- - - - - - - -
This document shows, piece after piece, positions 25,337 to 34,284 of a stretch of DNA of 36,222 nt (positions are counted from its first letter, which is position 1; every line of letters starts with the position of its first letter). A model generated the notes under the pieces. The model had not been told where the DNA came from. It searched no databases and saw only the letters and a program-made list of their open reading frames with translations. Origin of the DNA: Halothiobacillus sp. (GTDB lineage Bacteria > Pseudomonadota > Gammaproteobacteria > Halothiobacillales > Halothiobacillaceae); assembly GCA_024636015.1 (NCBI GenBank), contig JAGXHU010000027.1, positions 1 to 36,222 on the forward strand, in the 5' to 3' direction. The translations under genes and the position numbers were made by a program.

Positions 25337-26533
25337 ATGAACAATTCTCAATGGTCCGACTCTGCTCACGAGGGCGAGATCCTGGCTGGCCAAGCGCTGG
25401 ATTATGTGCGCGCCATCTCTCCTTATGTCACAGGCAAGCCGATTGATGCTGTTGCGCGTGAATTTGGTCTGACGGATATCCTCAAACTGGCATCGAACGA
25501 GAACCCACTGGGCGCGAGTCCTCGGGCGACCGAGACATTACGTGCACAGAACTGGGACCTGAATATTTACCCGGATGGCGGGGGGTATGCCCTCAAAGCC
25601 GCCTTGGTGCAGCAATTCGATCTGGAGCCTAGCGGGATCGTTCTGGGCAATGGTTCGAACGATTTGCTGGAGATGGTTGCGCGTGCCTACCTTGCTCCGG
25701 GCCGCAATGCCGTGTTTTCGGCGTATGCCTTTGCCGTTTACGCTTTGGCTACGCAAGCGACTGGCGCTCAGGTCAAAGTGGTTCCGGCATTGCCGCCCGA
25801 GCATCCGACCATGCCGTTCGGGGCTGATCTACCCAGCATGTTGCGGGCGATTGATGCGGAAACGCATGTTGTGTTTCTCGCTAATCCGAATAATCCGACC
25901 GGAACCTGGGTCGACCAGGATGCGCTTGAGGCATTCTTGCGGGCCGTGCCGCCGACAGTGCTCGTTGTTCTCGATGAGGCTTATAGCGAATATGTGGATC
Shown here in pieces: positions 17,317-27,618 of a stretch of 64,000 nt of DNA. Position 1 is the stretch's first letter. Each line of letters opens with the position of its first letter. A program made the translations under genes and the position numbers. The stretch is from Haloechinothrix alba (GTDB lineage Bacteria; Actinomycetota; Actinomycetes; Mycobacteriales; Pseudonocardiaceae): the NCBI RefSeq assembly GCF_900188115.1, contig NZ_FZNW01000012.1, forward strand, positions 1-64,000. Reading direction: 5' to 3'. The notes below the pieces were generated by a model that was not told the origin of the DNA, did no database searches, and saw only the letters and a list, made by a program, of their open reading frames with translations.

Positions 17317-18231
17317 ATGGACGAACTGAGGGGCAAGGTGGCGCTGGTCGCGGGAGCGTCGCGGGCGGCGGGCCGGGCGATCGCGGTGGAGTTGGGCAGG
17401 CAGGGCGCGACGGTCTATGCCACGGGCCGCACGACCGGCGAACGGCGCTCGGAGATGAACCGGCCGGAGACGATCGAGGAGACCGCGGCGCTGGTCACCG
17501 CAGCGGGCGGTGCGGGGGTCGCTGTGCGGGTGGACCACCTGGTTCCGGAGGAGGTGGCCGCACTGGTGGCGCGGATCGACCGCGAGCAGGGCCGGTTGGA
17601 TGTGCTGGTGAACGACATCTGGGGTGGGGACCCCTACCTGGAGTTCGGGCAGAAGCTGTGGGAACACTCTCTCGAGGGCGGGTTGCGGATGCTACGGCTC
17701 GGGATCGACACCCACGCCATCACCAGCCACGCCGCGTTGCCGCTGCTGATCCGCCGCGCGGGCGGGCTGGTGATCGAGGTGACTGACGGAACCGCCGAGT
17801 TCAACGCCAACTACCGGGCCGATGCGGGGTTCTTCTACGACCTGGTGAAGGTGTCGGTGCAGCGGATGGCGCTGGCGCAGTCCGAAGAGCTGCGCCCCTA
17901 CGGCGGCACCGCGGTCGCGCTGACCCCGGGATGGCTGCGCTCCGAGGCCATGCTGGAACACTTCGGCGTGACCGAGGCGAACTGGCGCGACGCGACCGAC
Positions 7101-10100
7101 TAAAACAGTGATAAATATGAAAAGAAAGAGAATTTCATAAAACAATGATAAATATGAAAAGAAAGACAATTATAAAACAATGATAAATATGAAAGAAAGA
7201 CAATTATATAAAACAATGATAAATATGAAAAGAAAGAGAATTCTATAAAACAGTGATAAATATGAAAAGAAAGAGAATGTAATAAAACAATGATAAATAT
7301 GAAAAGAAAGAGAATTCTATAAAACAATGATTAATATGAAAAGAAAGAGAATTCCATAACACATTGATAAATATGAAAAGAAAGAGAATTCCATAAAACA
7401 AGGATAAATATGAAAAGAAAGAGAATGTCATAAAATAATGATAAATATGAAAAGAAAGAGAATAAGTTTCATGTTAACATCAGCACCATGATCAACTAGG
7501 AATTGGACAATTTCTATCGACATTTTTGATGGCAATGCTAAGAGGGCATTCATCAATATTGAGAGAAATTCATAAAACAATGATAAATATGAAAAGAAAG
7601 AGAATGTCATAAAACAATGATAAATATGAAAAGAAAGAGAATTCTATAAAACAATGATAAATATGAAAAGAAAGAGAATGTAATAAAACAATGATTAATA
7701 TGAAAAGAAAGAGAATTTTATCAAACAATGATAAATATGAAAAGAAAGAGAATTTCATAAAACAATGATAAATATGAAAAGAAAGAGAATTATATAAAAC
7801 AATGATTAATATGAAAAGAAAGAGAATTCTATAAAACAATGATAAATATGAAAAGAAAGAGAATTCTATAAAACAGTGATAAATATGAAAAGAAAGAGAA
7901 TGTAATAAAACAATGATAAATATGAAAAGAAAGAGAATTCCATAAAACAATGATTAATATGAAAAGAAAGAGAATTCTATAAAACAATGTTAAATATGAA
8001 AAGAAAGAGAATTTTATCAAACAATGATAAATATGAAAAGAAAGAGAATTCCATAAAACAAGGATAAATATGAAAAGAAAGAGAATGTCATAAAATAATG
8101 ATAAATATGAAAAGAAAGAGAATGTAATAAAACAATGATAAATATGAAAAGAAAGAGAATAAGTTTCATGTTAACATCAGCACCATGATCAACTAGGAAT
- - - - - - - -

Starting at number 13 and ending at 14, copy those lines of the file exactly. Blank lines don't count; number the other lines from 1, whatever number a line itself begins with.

17401 CAGGGCGCGACGGTCTATGCCACGGGCCGCACGACCGGCGAACGGCGCTCGGAGATGAACCGGCCGGAGACGATCGAGGAGACCGCGGCGCTGGTCACCG
17501 CAGCGGGCGGTGCGGGGGTCGCTGTGCGGGTGGACCACCTGGTTCCGGAGGAGGTGGCCGCACTGGTGGCGCGGATCGACCGCGAGCAGGGCCGGTTGGA